The Democratic chair of the Senate finance committee has reiterated his threat to subpoena Harlan Crow, the Republican mega-donor whose gifts to the supreme court justice Clarence Thomas are the source of scandal. In a statement, Ron Wyden of Oregon accused Crow of stonewalling basic questions.
A federal judge has given the US government a week to decide how to respond to a rightwing thinktank that alleges Prince Harry may have lied about past drug use on his visa application. Application forms for US visas specifically ask about current and past drug use.
The former New Jersey governor Chris Christie announced his bid for the Republican presidential nomination at a New Hampshire town hall. In an unconventionally contrite speech, Christie said: “I can’t guarantee you success in what I’m about to do.”
Florida confirmed yesterday that it was behind two private jet flights that brought three dozen people seeking asylum from the US southern border to California amid accusations that the individuals were coerced to travel under false pretenses.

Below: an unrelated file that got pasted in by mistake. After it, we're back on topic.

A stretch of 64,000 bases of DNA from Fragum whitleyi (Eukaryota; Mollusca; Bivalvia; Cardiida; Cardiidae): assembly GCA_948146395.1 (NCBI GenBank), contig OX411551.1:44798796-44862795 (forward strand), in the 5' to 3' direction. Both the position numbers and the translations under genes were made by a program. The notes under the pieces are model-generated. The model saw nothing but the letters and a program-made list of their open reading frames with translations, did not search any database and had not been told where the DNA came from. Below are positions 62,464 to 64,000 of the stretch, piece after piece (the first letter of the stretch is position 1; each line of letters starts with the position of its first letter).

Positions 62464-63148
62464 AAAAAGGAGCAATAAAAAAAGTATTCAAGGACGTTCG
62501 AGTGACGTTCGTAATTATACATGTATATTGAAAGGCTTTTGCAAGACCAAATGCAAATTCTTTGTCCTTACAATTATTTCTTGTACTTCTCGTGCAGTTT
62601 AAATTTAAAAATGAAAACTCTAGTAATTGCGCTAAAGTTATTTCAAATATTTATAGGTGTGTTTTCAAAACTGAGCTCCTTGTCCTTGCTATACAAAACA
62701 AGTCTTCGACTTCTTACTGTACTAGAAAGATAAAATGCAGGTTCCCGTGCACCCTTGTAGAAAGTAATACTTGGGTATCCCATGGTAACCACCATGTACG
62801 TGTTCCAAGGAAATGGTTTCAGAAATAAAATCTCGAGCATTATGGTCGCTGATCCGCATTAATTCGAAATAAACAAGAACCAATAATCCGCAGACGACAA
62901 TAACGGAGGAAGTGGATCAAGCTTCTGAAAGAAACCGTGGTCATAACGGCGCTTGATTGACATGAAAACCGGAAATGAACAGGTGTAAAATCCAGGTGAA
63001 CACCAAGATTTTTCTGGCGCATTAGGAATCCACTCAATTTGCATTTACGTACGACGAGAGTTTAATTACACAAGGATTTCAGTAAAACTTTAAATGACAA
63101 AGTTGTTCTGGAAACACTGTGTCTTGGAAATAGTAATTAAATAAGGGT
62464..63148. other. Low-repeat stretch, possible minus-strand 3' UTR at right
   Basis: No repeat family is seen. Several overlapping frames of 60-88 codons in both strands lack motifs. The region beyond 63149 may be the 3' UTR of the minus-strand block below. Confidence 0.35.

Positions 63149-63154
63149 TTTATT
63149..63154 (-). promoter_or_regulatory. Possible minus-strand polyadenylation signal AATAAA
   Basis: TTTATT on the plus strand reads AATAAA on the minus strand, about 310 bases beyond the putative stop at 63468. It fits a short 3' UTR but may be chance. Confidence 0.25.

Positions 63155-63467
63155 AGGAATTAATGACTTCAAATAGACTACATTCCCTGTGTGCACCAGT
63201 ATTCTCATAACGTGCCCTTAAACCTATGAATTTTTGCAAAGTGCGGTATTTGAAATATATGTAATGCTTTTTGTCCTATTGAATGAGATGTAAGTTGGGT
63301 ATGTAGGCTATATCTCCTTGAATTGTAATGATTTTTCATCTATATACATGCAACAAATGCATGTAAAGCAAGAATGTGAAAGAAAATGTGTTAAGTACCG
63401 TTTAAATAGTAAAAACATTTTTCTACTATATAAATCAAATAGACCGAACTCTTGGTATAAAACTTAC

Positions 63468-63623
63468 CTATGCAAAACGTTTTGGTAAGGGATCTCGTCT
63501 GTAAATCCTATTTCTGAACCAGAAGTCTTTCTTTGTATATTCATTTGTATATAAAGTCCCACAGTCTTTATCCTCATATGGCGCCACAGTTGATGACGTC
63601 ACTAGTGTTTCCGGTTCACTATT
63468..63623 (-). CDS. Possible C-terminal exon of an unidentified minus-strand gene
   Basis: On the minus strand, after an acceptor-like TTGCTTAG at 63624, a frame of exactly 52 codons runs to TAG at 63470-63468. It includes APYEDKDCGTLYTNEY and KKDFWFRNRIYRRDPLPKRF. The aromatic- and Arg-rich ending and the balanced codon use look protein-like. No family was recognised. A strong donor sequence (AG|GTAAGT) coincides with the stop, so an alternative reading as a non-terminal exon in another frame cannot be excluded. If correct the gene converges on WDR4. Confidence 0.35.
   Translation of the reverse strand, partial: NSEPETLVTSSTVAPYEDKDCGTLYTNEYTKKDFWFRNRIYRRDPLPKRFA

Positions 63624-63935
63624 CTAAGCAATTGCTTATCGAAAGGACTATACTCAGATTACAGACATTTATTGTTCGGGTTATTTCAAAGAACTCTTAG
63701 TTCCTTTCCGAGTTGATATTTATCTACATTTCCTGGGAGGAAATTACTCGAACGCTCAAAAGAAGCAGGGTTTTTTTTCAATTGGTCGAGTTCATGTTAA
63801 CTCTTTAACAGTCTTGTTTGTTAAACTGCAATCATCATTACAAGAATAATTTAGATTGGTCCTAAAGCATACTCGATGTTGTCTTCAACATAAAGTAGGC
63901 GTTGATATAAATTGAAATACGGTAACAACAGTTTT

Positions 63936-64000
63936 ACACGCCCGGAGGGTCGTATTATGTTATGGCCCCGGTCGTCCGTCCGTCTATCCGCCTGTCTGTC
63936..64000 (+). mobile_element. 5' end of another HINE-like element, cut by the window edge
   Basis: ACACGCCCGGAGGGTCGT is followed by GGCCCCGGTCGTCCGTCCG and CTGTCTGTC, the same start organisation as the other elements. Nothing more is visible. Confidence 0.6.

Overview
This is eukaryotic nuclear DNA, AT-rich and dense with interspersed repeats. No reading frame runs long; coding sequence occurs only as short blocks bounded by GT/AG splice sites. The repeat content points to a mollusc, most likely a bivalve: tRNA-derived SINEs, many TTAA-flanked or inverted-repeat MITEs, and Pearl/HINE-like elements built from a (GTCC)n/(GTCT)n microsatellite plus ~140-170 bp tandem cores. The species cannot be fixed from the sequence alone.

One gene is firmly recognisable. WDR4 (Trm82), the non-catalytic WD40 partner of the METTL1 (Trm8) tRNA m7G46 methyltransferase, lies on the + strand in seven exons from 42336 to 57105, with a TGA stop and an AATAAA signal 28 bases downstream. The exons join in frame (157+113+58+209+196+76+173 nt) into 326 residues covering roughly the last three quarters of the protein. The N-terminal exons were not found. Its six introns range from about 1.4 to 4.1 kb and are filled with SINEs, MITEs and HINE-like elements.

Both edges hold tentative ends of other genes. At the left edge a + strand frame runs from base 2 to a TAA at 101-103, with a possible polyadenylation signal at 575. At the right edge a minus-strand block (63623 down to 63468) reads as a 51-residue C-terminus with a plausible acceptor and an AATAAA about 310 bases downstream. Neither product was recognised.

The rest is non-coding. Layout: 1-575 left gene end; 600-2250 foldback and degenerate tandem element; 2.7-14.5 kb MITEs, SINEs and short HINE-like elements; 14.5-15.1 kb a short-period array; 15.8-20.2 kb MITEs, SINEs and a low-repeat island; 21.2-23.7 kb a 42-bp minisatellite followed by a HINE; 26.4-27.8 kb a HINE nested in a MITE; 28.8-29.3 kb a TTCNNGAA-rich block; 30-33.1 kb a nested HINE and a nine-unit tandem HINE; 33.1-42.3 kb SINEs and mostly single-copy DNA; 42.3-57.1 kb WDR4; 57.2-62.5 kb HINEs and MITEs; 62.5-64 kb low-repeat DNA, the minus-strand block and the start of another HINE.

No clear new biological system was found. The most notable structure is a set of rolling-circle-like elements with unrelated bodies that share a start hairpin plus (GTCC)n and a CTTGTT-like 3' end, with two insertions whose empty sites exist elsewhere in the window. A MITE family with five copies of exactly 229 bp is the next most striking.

Stat of the day: Origins of masturbation traced back to primates 40m years ago
Evolutionary biologists have traced the origins of masturbation to ancient primates that predate the first humans by tens of millions of years. The findings emerged from what scientists believe is the largest dataset ever compiled on the activity, and confirm that humans arose on a branch of the tree of life replete with self-pleasuring predecessors. The scientists’ analyses found support for the idea that male masturbation boosted the chances of impregnating a mate but more data was needed to nail down the evolutionary drivers for masturbation in females.
“What we can say is this behaviour was present around 40m years ago, in the common ancestor of all monkeys and apes,” said Dr Matilda Brindle, the lead researcher on the study at University College London. “It’s not that some species woke up one day and started doing it. This is an ancient, evolved trait.”
Don’t miss this: Parades but no public posts – which brands are supporting Pride after backlash?